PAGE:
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Captain John Croft Hawkins, 1798 - 1851


Object connections:

Collection Miniatures, Fine art
Gallery locationNot on display
PeopleDepiction: Hawkins, John Croft

Object details:

Object ID MNT0003
Description (Updated, January 2016) Oval miniature in tempera on ivory in a rectangular moulded wooden frame, partly gilded and with a gilded oval window mount. It has an accompanying black leather case with an integral stand. The sitter is a young man, shown head and shoulders, slightly turned to his left but facing out to the viewer, against a background of a landscape horizon (to the right) and sky. He has grey eyes and curly mouse-brown hair centrally parted, and wears the uniform of a lieutenant in the Honourable East India Company marine service (the Bombay Marine, later Indian Navy), with a single epaulette on the right shoulder. Hawkins was born on 6 April 1798 in St James's, Westminster, London, the sixth child (of ten) and second son (of five) of Samuel Hawkins, a solicitor, and his wife Sarah (nee Calland). He attended Midhurst School, Findon, West Sussex (where the family partly lived) and on 14 October 1811 entered the Royal Navy. He served as a midshipman in the 'Denmark' but caught typhus and, after recovering, transferred to the East India marine service as a midshipman on 20 October 1812. In this he became a lieutenant on 23 May 1824 and proved a very effective officer, eventually receiving the thanks of the British government twice and that of the Bombay ministry seven times. In 1829 commanding the Company vessel 'Clive' he visited the Persian Gulf, and the Museum has a scimitar presented to him by the Imaum of Muscat for his efforts in saving the town from fire that year (WPN1116). In 1830, in a sensational court-martial in Bombay, he was found guilty on a technical charge of piracy and -despite great public protest there - was sentenced to seven years transportation to Australia. He however obtained a royal pardon in London on 21 May 1831, by a means that showed the strength of local objection against his conviction: in the Sunda Strait, the Bombay Marine vessel taking him to Australia encounted another ship bearing an important homeward dispatch from China and its captain (Commander Pepper) used this as a pretext to divert to England, landing Hawkins at Cowes, Isle of Wight. On obtaining his pardon, he was promoted commander and In this rank, in 1838, he conducted a survey of the River Euphrates. Hawkins was promoted to captain on 21 January 1839, serving as Commodore in the Persian Gulf , 1845-47, and from August 1848 to 27 January 1849 was Acting Superintendent and Commander-in-Chief of the Indian Navy (see BHC2756 for a portrait of him at this period). On 25 August 1851 he died prematurely in a carriage accident when he was 'thrown out of his curricle and killed on the spot near his house in Colaba, Bombay' (Boase, 'Modern English Biography', vol.1, p. 1339). He appears to have been unmarried and to have been buried at St Thomas's Church, Bombay. The previous Museum record states this item shows Hawkins aged 30 in 1822 (when he was in fact 24). Given his movments as now known, this appears to be an error for 1832 (when he was 34). Hayter (1761-1835) worked largely in London and probably painted it just after just after he was pardoned. We are grateful to Nicholas Balmer, a descendant of Hawkins's sister, Eliza Georgina, for supplying further information on him incorporated here (January 2016). The Museum also has a later oil portrait of Hawkins (BHC2756) from a different source.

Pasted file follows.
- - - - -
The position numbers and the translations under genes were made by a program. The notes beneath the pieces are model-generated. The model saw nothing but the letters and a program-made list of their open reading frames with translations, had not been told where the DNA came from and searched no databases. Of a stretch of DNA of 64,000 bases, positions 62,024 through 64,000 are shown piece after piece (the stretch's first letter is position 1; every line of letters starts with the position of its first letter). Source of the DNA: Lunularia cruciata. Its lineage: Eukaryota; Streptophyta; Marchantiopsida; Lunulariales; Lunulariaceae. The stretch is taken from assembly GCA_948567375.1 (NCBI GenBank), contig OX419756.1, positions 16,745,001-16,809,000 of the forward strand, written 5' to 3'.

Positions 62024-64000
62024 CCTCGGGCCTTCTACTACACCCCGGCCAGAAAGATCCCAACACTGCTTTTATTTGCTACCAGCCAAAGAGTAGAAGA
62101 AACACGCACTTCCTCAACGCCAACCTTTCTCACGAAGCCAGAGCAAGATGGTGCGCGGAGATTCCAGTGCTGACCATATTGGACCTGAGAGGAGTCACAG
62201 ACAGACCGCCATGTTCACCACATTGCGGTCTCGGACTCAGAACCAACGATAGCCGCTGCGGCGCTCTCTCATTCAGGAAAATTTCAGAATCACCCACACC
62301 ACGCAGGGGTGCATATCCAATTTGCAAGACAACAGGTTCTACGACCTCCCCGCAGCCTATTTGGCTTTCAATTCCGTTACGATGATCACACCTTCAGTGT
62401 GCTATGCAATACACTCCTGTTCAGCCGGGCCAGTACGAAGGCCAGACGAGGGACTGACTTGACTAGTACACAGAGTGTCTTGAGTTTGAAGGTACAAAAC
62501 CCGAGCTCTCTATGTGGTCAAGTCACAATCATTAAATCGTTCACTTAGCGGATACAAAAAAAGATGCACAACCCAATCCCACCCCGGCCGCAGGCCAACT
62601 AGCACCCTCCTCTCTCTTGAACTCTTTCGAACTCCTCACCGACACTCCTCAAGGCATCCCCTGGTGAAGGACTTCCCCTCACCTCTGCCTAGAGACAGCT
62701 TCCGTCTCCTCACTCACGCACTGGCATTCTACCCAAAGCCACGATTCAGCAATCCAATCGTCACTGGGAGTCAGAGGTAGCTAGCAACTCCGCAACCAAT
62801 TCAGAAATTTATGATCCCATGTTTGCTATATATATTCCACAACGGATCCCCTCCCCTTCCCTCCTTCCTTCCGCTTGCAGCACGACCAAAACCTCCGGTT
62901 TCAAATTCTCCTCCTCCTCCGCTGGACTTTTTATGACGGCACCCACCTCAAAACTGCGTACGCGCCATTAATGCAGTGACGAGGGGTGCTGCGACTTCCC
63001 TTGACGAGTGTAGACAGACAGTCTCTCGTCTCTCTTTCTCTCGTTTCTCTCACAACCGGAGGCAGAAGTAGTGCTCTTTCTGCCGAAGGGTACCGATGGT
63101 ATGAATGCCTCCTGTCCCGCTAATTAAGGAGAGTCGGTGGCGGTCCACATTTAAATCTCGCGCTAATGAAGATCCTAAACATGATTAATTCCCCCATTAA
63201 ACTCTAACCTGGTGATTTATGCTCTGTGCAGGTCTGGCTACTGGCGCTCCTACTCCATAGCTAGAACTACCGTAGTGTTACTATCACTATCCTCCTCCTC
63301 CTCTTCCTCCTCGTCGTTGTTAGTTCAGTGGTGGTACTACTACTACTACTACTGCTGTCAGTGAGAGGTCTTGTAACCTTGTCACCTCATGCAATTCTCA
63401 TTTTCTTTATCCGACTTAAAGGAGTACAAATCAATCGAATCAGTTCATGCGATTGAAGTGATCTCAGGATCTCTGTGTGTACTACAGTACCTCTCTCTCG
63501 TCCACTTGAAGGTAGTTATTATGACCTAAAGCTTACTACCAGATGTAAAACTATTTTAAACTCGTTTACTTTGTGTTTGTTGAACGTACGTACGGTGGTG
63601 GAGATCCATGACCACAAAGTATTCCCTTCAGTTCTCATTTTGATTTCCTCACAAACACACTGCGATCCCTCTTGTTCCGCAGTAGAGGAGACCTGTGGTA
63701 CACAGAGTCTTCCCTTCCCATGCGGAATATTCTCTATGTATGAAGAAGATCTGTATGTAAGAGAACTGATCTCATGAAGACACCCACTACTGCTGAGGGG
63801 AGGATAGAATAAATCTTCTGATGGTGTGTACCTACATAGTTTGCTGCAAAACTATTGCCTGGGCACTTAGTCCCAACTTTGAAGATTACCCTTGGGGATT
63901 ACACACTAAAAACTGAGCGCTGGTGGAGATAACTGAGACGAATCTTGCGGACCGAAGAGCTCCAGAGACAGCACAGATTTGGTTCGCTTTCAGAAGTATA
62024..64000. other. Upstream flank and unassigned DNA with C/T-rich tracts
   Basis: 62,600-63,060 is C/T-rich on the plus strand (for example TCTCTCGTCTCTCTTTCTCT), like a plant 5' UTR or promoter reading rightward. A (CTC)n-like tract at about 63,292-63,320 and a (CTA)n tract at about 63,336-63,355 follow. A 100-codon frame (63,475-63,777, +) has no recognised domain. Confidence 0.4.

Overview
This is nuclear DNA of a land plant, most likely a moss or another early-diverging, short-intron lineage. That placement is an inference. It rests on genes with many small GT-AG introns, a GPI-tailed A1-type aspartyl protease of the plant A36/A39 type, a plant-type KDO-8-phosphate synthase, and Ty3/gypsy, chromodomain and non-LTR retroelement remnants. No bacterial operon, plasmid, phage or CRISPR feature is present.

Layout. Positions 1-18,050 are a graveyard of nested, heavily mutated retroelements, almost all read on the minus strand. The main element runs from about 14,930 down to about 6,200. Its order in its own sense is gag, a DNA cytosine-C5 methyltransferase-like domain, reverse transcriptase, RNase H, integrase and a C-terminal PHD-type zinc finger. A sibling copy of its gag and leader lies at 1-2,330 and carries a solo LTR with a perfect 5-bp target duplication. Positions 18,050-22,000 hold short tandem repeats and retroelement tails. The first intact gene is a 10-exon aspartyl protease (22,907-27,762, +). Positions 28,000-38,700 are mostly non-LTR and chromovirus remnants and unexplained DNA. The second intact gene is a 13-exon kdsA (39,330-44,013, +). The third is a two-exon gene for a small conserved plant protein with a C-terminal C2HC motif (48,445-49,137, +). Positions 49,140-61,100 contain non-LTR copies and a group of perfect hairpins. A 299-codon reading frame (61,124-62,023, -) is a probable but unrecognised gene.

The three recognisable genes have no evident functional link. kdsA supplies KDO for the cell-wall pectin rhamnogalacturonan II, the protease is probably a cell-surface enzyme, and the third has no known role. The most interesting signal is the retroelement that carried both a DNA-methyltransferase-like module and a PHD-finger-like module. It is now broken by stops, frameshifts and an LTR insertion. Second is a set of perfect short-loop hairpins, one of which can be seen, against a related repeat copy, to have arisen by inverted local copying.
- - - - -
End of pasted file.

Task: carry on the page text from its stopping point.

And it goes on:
Date made 1824-1828

Artist/Maker Hayter, Charles
Credit National Maritime Museum, Greenwich, London
Materials gilt; leather; tempera; ivory
Measurements Overall: 83 x 65 mm
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